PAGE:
What we have here is actually a potential win-win situation. If we can work smarter and faster, we’ll help the customers reduce their costs and at the same time improve the climate impact for both ourselves and the operators.
Increasing value creation through efficiency gains
The drive for increased efficiency has come even more to the forefront since the pandemic. There’s an increased focus on projects with low break-even prices because of the need to de-risk projects. Our customers are increasingly targeting the considerable amounts of wasted time, money and resources that many well campaigns still suffer from.
We’ve all made significant efficiency gains in recent years, but there’s a lot more to be gained if we do it right. That’s why it’s been a central strategic ambition for Maersk Drilling for some time now. We have a fundamental desire to reduce time, emissions and costs for our customers. We call it ‘Smarter Drilling for Better Value’.
It requires that we accelerate technology development, improve planning, execution and orchestration, and that we introduce new commercial models that are based on shared incentives. We need to motivate all parties involved to deliver on speed and quality. And this isn't possible if we insist on maintaining the simple day-rate structure. Only if we engage in closer collaboration with our customers and other partners on the projects can we make the needed step changes.
We can point to several cases that have demonstrated the significant potential of this approach. Recently, Maersk Invincible completed a 30-well plug and abandonment campaign for Aker BP at the Valhall field offshore Norway which achieved a reduction of more than thirty percent of time spent per well. This meant that the work was finished years ahead of schedule, saving Aker BP costs in the order of 600 million dollars.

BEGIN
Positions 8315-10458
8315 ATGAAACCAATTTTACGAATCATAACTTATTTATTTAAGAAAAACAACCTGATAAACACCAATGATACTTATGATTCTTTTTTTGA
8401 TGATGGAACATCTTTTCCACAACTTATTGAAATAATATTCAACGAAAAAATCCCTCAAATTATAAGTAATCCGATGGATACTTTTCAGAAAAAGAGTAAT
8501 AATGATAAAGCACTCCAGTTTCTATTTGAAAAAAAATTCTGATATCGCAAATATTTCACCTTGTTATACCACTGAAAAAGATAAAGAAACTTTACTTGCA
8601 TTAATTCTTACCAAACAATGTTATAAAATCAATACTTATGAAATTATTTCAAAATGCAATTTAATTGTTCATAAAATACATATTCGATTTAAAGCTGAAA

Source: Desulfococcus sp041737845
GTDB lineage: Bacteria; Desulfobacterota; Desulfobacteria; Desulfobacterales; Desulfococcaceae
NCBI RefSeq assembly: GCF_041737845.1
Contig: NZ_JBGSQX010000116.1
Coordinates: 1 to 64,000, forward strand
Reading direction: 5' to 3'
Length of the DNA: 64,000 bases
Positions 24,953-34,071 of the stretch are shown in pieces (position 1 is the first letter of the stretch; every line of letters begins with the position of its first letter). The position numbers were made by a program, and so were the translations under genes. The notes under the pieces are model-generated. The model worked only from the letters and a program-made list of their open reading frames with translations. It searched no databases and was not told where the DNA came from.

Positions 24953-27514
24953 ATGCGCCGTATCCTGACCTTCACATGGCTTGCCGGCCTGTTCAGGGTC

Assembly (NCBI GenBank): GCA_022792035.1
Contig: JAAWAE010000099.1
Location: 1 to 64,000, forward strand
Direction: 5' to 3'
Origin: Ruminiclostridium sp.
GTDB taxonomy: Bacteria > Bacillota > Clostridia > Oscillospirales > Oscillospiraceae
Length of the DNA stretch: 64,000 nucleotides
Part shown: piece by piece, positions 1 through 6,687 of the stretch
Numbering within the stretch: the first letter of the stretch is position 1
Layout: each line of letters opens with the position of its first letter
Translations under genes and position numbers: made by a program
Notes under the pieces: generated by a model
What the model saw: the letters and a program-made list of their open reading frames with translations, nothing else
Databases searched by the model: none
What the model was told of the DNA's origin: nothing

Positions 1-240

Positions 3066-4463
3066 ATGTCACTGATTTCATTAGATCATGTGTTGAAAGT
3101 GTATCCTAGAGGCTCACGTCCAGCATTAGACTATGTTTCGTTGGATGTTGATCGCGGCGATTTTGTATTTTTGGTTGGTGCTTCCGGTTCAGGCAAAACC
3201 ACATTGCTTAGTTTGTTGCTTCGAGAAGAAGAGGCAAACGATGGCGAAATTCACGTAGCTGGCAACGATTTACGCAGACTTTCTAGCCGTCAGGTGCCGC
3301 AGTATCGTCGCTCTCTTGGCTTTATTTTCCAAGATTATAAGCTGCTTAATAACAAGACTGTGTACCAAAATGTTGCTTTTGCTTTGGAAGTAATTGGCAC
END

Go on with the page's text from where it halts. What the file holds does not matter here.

There are many dimensions to this type of optimisation, but we believe that digitalisation will continue to play a crucial role. Last year, we piloted our ground-breaking Drilling Process Platform which is now being implemented on more rigs. The platform significantly improves the information flow between the well design and the offshore rig operations, providing transparency and driving efficiency.
Our alliance with Aker BP and Halliburton in Norway has been a key component in developing this technology. But we are seeing an increasing level of interest from other operators, too. It’s becoming more and more obvious that instead of competing for the biggest slice of the pie, we can make the pie bigger for everyone to share!
Structural issues must be addressed
So, to summarise: Even though we’re now coming out of a state of pandemic, we’re still in a situation where strong forces are putting pressure on our industry. This is unlike anything we have seen before. We’re facing structural issues that must be addressed.
The first main issue concerns long-term financial durability. There are too many rigs and too many players. This must be addressed through consolidation that leads to rational choices and a healthier industry.
The second issue is the energy transition that’s becoming more present in nearly all aspects of society. We have to embrace the fact that our stakeholders will expect us to contribute to the transition, and we must dare to be ambitious, challenge ourselves to develop solutions, and share thought leadership in this space.
And thirdly, we must address the need for project certainty and lower break-even prices in an increasingly volatile market where oil and gas is being challenged by other energy sources. We can address this by targeting the significant efficiency gains that are still waiting to be realised.
The drilling industry is at a crossroads. But we can still make the right turn if we put our best efforts to it.